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Deadwood was once known as the toughest town in the Dakotas. Here a community of 25,000 people rose after Union Civil War hero George Armstrong Custer discovered gold, thus luring fortune hunters into the sacred land of the Sioux. A hundred years of ups and downs followed. But, by the 1980s, with corporate mining downsizing its operations, things looked bleak. Merchants boarded up storefronts and streets deteriorated. Today, however, Deadwood has come back to life. Preservation officials label it a miracle.

In 1989, after some debate, South Dakota's electorate approved limited-stakes gaming for the city of Deadwood, making it then the third community in the nation, behind Las Vegas and Atlantic City, to offer gambling.
But there was a catch. A chunk of the take was to go for preservation and restoration of Deadwood's historic structures.

The plan was successful. Streets are paved with brick as they were a century ago, and period lighting illuminates trolleys transporting residents and visitors past gaming halls, quaint restaurants, and both historic and new hotels. America's penchant for wagering saved Deadwood.

Like all Western mining towns, Deadwood had its fair share of heroes and villains who have been immortalized in legend, stories, and the big screen. Two of the most famous were James Butler "Wild Bill" Hickok and Martha "Calamity Jane" Cannary.

Born in Illinois, Wild Bill was a Union scout during the Civil War and achieved fame as a U.S. Marshall and gunfighter in the cow towns of Kansas from 1866 to 1871. He toured with Buffalo Bill Cody's Wild West Show, astonishing audiences with his shooting. Wild Bill came to Deadwood in the summer of 1876 with an aim to separate the miners from their gold at the gambling tables. By that time, he had already achieved national notoriety from his days with the Wild West Show. On a fateful day in August, Wild Bill went to Saloon #10 to try his hand at poker.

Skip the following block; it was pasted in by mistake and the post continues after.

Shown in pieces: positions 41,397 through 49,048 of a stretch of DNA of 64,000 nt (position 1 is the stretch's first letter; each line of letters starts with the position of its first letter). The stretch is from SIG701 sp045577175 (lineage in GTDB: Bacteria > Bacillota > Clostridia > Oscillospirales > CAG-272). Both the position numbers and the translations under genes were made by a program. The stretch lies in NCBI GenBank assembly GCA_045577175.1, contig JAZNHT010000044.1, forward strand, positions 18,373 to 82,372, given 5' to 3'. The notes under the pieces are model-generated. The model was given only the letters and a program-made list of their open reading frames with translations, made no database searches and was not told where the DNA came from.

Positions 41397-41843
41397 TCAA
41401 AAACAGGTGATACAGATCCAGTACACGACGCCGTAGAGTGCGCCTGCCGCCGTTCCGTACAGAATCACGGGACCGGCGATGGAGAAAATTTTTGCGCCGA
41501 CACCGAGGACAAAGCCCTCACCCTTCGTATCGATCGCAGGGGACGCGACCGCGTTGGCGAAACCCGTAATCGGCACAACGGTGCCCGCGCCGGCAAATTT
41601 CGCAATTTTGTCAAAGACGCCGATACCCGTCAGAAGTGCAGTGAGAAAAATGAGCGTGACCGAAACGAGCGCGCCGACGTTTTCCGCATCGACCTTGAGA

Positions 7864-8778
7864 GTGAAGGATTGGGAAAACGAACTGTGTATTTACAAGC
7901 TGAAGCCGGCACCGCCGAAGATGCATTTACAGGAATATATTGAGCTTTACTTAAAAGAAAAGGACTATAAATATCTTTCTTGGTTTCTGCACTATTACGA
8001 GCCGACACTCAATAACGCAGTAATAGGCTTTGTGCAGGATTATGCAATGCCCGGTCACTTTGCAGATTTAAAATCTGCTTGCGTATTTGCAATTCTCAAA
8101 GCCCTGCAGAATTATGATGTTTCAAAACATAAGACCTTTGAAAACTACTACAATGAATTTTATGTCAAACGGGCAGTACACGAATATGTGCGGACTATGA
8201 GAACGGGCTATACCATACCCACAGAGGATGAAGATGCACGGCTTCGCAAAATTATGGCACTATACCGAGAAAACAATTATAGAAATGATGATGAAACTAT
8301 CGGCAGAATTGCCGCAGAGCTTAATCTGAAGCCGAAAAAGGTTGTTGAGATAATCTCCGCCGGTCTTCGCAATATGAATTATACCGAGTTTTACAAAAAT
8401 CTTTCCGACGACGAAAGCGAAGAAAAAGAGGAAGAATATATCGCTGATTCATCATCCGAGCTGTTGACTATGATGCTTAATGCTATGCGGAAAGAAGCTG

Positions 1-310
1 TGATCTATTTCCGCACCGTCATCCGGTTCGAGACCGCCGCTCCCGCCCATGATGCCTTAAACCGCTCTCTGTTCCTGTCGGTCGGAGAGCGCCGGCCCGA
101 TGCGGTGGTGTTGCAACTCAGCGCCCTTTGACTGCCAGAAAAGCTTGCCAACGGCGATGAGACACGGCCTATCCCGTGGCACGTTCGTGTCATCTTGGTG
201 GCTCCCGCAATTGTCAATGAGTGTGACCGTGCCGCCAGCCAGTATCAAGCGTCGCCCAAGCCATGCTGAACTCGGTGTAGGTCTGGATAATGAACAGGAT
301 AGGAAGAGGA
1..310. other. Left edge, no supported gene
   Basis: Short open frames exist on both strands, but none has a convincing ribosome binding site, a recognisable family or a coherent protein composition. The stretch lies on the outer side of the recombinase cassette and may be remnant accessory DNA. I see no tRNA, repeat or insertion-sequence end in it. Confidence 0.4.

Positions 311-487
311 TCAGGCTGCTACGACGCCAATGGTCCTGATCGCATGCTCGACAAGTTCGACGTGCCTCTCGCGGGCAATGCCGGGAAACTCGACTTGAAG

Ordinarily, Hickok made a point of sitting with his back to the wall, but the only seat open that day placed him with his back to the front door. It proved to be a fatal error. He was shot at close range in the back of the head by Jack McCall, one of Deadwood's impoverished citizens. Legend has it that Hickok dropped his cards, black aces and eights, which even to this day are known as the "dead man's hand."

The killing of Wild Bill and the later capture of Jack McCall is re-enacted every summer evening on Deadwood's historic Main Street. Immediately after, the actor playing McCall is dragged to the theater in Old Town Hall on Lee Street and tried in a theatrical performance.

Calamity Jane also came to Deadwood with Hickok to land her fortune. She was one of the first white women to travel to the area, where she was known as a prospector, prostitute, chronic liar, and a boisterous drunk with a reputation of swearing better than anyone in the West. She usually dressed as a man, and how she received her nickname is a mystery. In 1903, she died of alcoholism and as requested by her, was buried next to Hickok in Deadwood. Although fictional accounts have linked them, no evidence suggests they were ever romantically involved; perhaps just kindred spirits. The two are buried at Mount Moriah, actually a hillside perch overlooking the city, where you can visit and snap a photo.

Coming full circle, gambling is Deadwood's primary tourist attraction today, with Old West history added in for flavor. Try your luck in Deadwood's beautifully restored gaming halls. More than 80 casinos offer blackjack, poker, and slot machines.

If you're not into gambling, the Adams Museum might be one of Deadwood's better spots. It has one of the area's best Old West collections, including a steam locomotive that was hauled into the Black Hills in pieces by bull teams in the 1870s for use on the Homestake Mine's private railway. The museum also has a fine collection of historic photographs, minerals, guns, and folk art, along with memorabilia related to Calamity Jane and Wild Bill. While there, look for the partial statue of Wild Bill that once marked his grave site. Despite a fence for security, vandals and relic-hunters chipped away at the life-size likeness, taking the head, gun, and arms. The statue was removed from Mount Moriah in 1955 and moved to the Adams Museum. A simple granite stone marks the grave now.

Deadwood was designated a National Historic Landmark in 1961 and was put on the National Register of Historic Places in 1966. Stop off at the History and Information Center in the renovated train depot at 3 Siever Street. The center has brochures for the walking tours as well as information on hotels, motels, and museums. You can also watch videos on the history, restoration, and preservation of the town.